Photos depicting alleged mistreatment of fallschirmjäger in Crete, 1941

WW2, WW2 in Greece

By Pierre Kosmidis

A series of photos depicting dead German paratroopers in Crete, resurfaced on the internet.

1a

This series of photos was used as evidence by the nazis to order large-scale reprisals against civilians in Crete.

1b

Reports from General Julius Ringel, commander of the 5th Mountain Division, stated that Cretan civilians were picking off paratroopers or attacking them with knives, axes and scythes. Even before the end of the battle, unproven and exaggerated stories had started to circulate, attributing the excessively high casualties to torture and mutilation of paratroopers by the Cretans.

1c

Throughout the Battle of Crete, the Allied forces and Cretan irregulars had inflicted heavy losses of lives on the Wehrmacht. In particular, the unprecedented resistance from the local population exasperated the Prussian sense of military order according to which no one but professional warriors should be allowed to fight.

1d

When these stories reached the Luftwaffe’s High Command in Berlin, Göring ordered temporary commander General Kurt Student to undertake inquiries and reprisals. Thus, seeking to counter insurgency and before inquiries were complete, Student issued an order for launching a wave of brutal reprisals against the local population right after the surrender of Crete on 31 May.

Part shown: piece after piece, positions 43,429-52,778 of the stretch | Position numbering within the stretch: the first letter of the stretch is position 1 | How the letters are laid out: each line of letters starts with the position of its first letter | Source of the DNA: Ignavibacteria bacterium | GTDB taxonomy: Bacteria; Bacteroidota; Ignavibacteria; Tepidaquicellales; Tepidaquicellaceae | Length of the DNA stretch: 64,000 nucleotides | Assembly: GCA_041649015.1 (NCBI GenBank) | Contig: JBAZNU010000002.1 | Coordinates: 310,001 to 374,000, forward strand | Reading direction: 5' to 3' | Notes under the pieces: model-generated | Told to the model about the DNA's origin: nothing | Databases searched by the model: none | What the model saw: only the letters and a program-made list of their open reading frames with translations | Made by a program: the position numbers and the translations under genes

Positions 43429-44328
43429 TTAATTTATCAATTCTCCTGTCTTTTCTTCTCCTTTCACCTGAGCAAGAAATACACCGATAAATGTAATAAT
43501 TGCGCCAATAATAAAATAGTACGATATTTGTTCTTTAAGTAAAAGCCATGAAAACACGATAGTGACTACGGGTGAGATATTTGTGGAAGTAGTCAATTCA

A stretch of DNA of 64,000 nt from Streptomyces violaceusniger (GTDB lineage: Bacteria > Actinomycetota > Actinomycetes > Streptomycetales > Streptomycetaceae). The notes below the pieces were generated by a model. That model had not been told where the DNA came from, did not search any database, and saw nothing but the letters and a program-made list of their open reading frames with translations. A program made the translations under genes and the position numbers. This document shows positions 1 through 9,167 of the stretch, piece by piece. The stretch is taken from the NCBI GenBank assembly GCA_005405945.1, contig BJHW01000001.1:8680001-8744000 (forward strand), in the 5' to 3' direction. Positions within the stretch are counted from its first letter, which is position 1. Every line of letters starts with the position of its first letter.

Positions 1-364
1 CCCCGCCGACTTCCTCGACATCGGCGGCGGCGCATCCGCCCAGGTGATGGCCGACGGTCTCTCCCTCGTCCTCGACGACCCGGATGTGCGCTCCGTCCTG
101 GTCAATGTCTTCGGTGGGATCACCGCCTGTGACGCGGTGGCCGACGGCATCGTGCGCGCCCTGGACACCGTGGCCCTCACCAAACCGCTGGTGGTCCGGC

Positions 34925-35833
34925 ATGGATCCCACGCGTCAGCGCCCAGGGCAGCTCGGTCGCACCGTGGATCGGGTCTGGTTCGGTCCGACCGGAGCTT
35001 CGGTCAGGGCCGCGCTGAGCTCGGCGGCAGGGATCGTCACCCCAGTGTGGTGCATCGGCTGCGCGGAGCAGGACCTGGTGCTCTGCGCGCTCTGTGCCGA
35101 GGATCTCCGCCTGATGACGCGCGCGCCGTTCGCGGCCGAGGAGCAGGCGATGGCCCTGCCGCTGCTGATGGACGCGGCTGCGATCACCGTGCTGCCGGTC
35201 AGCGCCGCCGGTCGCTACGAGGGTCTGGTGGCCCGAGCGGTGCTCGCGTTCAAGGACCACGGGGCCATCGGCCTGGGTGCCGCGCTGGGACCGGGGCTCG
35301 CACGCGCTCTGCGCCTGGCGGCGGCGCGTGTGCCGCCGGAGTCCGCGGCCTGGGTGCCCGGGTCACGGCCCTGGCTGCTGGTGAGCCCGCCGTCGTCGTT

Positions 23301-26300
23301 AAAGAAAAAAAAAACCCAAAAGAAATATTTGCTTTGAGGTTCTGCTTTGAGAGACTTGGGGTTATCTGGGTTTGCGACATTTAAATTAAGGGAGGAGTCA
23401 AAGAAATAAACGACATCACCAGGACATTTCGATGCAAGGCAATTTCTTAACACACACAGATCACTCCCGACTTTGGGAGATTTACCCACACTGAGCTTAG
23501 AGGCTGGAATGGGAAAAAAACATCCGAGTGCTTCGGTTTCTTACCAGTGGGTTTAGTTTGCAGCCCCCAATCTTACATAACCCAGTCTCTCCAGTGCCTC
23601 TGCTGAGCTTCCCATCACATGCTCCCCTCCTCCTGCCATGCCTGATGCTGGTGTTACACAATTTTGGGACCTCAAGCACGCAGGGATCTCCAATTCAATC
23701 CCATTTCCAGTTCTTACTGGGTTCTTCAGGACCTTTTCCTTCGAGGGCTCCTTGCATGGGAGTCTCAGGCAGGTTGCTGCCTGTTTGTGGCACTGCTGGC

1e

The reprisals were to be carried out rapidly, omitting formalities or trials and by the same units who had been confronted by the locals

1f

After the surrender of Germany, Kurt Student was captured by the British. In May 1947, he came before a military tribunal to answer charges of mistreatment and murder of prisoners of war by his forces in Crete. Greece’s demand to have Student extradited was declined. Student was found guilty of three out of eight charges and sentenced to five years in prison. However, he was given a medical discharge and was released in 1948. Student was never tried for crimes against civilians.